With this behavior enabled, Akamai can retrieve your cached content from another tier of servers that are closer to your origin server, rather than directly from your origin server.
It offers significant advantages for cached content:
The demand for bandwidth at the origin server is reduced. This is often positive in itself and necessary to upscale applications.
The time it takes for the product to retrieve content is reduced. The Tiered Distribution parent servers are generally located close to the product servers that use them.
Tiered Distribution is also classified as a Caching Feature. Take a look at About platform caching, to better understand this concept and learn how Tiered Distribution fits into this scenario.
Akamai servers located close to your origin server are designated as parents, who will cache your content and serve it to other servers on our platform. This will reduce the number of end-user requests that require responses from your origin.
Tiered distribution is only used for cacheable content. You may accelerate non-cacheable (
bypass-cache) content using the SureRoute behavior.
Set the Enable slider switch to On, and select the applicable Tiered Distribution Map from the drop-down. There are two classifications of map available, each of which will improve your offload and general performance significantly (versus not using Akamai's servers), but the maximum benefits are determined by which map you choose:
Global. Select this if your goal is to reduce latency in your end-user's requests. If you choose the global parent map, users anywhere in the world are likely to be close to a parent server. If the object they requested is in the parent server's cache, they will receive that content very quickly. However, since there is a larger set of parent servers, fewer end-user requests will go through a given parent server, reducing the likelihood that the object a user requests is in cache.
Local. This involves the selection of a specific region (Asia Pacific, Europe, United States West Coast, and others). Select this if your primary goal is to maximize the offload of your origin server. If you choose a Local map - one close to the geographical location of your origin server - there will be a smaller set of parent servers which increases the likelihood that the object a user requested is in cache.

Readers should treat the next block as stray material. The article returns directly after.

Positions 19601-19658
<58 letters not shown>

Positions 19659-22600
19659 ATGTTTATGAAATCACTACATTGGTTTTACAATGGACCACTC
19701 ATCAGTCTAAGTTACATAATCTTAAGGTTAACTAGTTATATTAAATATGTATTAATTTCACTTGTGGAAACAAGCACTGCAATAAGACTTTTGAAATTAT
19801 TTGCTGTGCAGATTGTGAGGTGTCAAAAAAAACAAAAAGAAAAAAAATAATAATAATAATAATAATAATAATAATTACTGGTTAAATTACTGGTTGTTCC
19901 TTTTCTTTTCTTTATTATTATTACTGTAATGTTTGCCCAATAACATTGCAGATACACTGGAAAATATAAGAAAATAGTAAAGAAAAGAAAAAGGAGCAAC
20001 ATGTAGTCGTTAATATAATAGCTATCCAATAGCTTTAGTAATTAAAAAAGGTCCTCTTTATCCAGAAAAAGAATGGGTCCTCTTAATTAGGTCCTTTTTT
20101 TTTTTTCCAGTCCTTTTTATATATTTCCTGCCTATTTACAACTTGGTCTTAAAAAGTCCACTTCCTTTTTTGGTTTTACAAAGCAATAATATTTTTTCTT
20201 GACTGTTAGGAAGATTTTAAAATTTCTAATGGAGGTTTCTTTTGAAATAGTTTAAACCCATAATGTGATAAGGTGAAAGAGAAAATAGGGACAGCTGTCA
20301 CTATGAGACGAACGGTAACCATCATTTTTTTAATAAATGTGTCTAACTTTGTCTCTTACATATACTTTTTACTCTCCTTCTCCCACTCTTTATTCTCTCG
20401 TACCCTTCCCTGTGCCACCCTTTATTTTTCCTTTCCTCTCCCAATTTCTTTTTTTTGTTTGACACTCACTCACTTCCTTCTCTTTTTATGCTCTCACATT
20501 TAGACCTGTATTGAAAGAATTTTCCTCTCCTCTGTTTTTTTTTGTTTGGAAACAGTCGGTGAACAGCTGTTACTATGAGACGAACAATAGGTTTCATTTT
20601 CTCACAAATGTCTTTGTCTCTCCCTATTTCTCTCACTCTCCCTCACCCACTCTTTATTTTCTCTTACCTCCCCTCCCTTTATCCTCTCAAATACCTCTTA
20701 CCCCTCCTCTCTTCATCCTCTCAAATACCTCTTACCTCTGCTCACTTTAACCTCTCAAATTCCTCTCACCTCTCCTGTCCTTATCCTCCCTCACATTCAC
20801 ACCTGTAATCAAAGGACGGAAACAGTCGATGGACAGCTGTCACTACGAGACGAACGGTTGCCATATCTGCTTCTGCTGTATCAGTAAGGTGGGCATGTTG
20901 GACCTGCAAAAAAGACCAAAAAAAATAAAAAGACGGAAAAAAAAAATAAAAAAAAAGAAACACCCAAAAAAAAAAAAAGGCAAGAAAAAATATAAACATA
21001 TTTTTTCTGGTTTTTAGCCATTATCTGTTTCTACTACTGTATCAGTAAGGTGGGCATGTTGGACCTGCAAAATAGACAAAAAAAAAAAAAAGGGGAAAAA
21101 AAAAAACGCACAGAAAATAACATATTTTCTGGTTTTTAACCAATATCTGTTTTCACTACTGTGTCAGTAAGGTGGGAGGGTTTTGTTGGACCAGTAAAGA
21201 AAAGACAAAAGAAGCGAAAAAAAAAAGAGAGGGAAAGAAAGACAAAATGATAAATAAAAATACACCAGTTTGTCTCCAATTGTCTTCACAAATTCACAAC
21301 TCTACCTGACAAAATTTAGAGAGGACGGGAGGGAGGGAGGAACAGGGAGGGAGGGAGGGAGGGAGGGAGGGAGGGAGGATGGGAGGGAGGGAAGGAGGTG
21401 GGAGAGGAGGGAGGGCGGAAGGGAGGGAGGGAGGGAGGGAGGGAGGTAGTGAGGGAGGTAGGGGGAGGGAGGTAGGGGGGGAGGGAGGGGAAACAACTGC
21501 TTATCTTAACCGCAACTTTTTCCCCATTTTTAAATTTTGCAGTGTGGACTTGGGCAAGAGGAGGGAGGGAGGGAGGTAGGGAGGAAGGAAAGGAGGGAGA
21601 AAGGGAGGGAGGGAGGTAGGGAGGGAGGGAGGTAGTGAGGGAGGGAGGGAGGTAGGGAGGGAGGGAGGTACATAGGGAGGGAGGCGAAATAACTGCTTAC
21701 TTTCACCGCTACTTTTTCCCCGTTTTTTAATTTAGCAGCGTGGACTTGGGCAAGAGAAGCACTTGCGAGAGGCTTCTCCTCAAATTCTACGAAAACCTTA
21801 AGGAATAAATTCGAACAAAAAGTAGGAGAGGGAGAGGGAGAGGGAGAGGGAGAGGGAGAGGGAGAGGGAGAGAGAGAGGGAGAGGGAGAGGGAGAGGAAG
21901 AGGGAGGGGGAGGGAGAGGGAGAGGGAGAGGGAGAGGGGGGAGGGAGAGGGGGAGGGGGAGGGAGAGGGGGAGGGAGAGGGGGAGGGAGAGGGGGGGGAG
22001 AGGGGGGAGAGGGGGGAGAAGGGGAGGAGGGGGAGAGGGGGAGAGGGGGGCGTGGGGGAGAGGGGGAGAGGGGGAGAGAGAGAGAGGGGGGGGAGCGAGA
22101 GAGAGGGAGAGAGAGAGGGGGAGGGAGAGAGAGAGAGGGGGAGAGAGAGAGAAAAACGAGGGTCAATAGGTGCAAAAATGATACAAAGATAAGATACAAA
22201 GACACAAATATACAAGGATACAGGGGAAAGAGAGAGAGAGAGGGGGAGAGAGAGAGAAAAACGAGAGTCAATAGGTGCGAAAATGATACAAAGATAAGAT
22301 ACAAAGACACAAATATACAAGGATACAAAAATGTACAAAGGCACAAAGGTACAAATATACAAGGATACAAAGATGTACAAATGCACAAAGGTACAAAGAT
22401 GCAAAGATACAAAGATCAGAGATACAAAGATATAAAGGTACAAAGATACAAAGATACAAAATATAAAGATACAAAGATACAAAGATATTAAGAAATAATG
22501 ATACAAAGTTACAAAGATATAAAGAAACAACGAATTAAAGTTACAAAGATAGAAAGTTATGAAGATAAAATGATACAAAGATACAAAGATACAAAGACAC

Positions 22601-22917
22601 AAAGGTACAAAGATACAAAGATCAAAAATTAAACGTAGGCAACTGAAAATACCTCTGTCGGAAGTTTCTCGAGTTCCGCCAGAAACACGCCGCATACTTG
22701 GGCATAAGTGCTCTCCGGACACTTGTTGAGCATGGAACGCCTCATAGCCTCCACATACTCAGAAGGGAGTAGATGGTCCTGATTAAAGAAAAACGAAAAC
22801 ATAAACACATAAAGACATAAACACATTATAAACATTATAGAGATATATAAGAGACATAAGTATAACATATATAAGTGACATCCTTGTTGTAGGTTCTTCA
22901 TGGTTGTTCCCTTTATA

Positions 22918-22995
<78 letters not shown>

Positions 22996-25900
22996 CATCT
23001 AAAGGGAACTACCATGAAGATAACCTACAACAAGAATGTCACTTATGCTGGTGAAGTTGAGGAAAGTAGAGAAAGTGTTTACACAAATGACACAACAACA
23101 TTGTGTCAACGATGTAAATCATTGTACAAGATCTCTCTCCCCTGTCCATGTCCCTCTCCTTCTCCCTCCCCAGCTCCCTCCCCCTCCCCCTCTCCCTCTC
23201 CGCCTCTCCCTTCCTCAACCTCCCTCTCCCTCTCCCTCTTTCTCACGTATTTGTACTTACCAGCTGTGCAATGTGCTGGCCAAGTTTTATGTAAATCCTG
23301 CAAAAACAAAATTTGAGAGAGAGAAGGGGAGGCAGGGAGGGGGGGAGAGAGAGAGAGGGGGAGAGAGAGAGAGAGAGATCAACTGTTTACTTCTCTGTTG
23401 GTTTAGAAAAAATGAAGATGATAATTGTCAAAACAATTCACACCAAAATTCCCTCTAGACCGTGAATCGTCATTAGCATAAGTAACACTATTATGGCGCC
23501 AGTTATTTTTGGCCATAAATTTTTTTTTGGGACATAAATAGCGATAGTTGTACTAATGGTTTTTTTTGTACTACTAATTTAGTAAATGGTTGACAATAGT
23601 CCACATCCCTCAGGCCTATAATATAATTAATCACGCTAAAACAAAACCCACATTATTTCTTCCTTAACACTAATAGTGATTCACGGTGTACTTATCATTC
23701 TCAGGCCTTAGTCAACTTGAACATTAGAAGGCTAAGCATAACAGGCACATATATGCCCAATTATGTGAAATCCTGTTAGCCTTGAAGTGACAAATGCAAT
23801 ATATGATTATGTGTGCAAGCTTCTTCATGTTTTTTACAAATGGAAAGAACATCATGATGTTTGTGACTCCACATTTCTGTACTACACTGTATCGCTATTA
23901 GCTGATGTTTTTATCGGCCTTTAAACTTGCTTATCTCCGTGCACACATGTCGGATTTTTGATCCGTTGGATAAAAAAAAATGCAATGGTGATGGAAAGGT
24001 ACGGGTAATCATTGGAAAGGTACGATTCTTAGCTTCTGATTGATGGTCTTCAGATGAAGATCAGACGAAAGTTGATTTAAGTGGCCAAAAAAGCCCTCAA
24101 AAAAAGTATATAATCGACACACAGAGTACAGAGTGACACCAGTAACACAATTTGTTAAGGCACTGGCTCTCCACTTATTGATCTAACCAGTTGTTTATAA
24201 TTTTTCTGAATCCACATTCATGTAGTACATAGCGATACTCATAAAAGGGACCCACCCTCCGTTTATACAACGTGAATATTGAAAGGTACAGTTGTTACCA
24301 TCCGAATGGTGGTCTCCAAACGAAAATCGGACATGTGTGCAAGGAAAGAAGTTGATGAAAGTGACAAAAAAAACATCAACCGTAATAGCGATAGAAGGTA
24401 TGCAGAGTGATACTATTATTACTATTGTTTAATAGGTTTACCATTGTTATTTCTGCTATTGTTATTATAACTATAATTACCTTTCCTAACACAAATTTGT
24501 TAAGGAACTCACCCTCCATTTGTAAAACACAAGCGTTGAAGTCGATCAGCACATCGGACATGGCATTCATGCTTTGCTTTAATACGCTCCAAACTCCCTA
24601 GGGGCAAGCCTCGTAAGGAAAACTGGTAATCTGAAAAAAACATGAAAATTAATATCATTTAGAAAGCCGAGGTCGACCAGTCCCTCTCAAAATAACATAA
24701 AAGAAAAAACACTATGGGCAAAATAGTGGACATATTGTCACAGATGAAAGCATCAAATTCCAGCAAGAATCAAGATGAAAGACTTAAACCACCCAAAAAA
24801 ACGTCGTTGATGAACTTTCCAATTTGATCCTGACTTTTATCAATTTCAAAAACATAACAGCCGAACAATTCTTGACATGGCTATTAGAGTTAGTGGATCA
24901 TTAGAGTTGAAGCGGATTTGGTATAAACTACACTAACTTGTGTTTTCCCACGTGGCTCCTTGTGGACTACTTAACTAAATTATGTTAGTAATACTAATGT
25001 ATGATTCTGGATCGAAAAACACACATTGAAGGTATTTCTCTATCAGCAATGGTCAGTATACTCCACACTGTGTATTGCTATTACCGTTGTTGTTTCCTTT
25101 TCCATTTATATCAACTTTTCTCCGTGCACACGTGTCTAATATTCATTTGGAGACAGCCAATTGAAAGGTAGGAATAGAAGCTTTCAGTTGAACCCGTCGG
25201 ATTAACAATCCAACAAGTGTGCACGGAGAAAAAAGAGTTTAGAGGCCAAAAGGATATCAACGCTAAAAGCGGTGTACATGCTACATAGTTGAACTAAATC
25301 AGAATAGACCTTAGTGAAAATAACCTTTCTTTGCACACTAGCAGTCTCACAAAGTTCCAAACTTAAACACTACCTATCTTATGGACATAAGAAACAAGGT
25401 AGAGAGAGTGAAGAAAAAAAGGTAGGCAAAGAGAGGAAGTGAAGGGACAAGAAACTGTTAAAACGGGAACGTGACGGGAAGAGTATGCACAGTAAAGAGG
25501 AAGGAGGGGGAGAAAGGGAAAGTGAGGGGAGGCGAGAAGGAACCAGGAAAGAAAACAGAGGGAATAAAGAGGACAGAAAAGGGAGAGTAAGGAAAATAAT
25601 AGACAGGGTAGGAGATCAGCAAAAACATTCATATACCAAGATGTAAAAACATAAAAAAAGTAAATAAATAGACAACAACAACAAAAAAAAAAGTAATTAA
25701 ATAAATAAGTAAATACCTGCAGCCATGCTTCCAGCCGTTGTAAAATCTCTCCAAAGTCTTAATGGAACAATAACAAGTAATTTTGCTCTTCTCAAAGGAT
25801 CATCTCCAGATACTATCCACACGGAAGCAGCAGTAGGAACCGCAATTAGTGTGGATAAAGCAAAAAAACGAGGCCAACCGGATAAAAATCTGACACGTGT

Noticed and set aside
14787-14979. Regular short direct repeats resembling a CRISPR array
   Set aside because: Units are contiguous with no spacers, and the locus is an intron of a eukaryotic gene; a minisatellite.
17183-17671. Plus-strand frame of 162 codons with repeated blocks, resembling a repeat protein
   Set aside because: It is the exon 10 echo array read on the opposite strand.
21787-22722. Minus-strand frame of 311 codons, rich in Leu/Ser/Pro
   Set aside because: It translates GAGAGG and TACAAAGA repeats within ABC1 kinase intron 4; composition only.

As a best practice, Tiered Distribution is auto-enabled in the Default Rule for AMD, Download Delivery and Object Delivery property configurations. It's optimized by what you set in the Origin Characteristics behavior.
So, if you're using AMD, Download Delivery, or Object Delivery, you don't need to add it to the Default Rule in your property, unless:
You need to disable it. If you don't need it in the Default Rule, add it as an optional behavior and set Enable to Off.
You need to customize its features. Add it as an optional behavior to the Default Rule and set its options to fit your needs. (See Implementation above.) Only do this if you're sure you need custom settings applied. If you add the Tiered Distribution behavior, its settings will override the auto-enabled, optimized settings.
Tiered Distribution isn't enabled by default in subsequent rules in an AMD, DD, or OD property.
Certain optional behaviors and services conflict with Tiered Distribution. (This is discussed in the conflicting behavior's or service's documentation.) If you need to disable it, add Tiered Distribution as an optional behavior and set Enable to Off. For best performance, talk your account representative to confirm a conflict before disabling Tiered Distribution.
Remember Property Manager rule logic - specifically that the Default Rule applies to all requests. If you're using a behavior or service that conflicts with Tiered Distribution, set it accordingly in your property:
- Disable it in the Default Rule. Add the Tiered Distribution behavior in the Default Rule and set it to Off. Also, ensure that Tiered Distribution doesn't exist in any subsequent rules that contain the conflicting behavior.
Updated 12 months ago